Our Favorite Grain Alternatives To White Rice
For many, grains are a common food staple in their dietary lives, with white rice being their grain of choice. However, there are healthier, whole-grain options that provide more nutrients, are just as filling and are even gluten-free. Studies have shown that regular, daily consumption of whole grains can reduce your risk of diseases like diabetes, heart disease and stroke by over 10%.
Read on to discover the different forms of grains beyond white rice.
Amaranth is not a grain but it is treated as one for culinary purposes. Aside from being high in fibre, this grain is a great source of protein, making it the perfect staple food for vegans and vegetarians. Amaranth is also rich in magnesium, calcium and squalene – a compound that has been linked to cancer prevention. According to a study, amaranth can be considered an anti-inflammatory food as it prevents the activation of a pathway that triggers inflammation in both humans and mice. This grain can be boiled, used as flour and also as a thickening tool for soups and sauces.
Although often synonymous with malting – and making different forms of alcoholic beverages – barley is one of the healthiest whole grains. It’s loaded with fibre – containing more than brown rice – as well as selenium (an antioxidant that helps with cell damage), phosphorous and manganese.
Not only can barely potentially reduce cholesterol, but it also has probiotic effects – feeding the good bacteria in your gut. Barely comes in two different forms – hulled and pearled. Pearled barley is more refined, so opt for hulled barley as the former contains fewer nutrients. Barley can be ground into flour, enjoyed as a breakfast meal and even added to stews.
3. Brown Rice
As opposed to its processed counterpart, brown rice is rich in fibre and plenty of micronutrients. Still maintaining its natural form, brown rice is a good source of magnesium and selenium, proving its nutritional superiority. Furthermore, studies have shown that as instead of white rice, a diet consisting of brown rice can decrease your risk of diabetes and cardiovascular diseases. Click here for our mango teriyaki salmon recipe with brown rice.
Like amaranth, buckwheat is only referred to as a grain for culinary purposes. Buckwheat is in fact a herb whose seeds are crushed before being cooked like rice.
It can also be used as flour. It does not contain any wheat thus it can be eaten by individuals who have sensitivity to gluten. Buckwheat is rich in antioxidants, fibre and magnesium and studies have shown that eating buckwheat reduces your risk of cardiovascular disease as it lowers the dangers of high blood pressure and cholesterol. It also helps prevent diabetes as it can lower blood glucose levels.
This grain, with its nutty flavor, is extremely high in fibre – more so than brown rice or quinoa – making it an easily digestible grain. The grain also provides a healthy dose of zinc, magnesium and vitamin B, which are nutrients that can provide for a healthy immune system as well as better muscle function. Farro is also a great source of protein and combining it with other plant-based foods allows for it to become part of a high-protein meal. The grain can also be added to fruit and cream to be enjoyed as a form of muesli. Lastly, the term farro is often used interchangeably in different regions and countries to refer to the grains as einkorn, emmer and spelt.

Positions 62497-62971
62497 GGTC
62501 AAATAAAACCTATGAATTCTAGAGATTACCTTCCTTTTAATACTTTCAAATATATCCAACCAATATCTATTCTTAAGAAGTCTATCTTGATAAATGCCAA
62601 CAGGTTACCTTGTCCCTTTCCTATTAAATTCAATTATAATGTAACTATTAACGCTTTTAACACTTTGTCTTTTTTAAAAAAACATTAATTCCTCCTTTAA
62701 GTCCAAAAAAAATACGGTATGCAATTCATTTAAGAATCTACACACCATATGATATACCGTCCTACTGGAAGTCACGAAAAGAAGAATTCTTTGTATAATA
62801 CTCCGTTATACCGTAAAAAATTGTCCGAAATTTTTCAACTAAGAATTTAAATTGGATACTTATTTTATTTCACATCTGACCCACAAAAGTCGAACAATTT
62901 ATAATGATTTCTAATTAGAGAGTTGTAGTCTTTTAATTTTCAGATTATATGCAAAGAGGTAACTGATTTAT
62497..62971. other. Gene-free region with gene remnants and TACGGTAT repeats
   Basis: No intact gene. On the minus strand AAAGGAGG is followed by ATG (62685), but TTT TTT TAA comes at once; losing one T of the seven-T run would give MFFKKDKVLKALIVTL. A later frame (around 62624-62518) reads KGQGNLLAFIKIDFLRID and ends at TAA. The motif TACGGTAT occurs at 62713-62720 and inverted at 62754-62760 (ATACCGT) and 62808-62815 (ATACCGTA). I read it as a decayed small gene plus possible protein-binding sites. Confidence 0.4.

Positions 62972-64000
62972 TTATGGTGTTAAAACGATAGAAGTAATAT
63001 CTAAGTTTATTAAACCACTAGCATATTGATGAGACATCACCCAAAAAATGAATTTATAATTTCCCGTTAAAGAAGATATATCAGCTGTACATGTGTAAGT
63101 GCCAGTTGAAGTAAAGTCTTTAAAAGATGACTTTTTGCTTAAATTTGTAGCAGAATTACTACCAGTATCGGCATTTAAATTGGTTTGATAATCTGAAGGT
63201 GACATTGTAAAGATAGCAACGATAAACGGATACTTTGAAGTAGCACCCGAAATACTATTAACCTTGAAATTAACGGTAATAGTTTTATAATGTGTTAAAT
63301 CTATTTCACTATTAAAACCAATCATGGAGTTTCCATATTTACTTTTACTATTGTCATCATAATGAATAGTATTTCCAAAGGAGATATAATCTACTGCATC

It may be seen as bird food but millet is just as good for humans. This grain is not only a good source of protein but it’s been linked to lowering the risk of diabetes as it helps to control glucose levels. The study revealed that millet has less of an effect on blood glucose levels than rice. This yellow grain can be eaten as porridge or as part of a high-protein meal when accompanied by vegetables or lentils.
Quinoa is slowly becoming the most common grain alternative to white rice and for good reason.
Aside from being rich in vitamin B, folate, iron and zinc, quinoa contains a large amount of protein – more so it contains all the essential nine amino acids, making it the perfect addition to any vegan or vegetarian diet. Its rich nutritional value has been credited to the grain lowering the risks of various diseases. It’s also completely free of gluten.
8. Sorghum grain
This extremely versatile grain is gluten-free, meaning that it can be a staple for many meals. Sorghum can be eaten as porridge, used as flour, transformed into popcorn and even used as a sweetener for alcoholic beverages. According to studies, this grain is not only a great source of fibre but it also possesses the ability to slow down the absorption of sugar thus keeping blood sugar and insulin levels steady.
As delicious as these grains are, you may not be willing to switch up your diet just yet. If you insist on sticking to white rice, make sure you keep your portions in check, and that you add plenty of vegetables and even beans to your meals.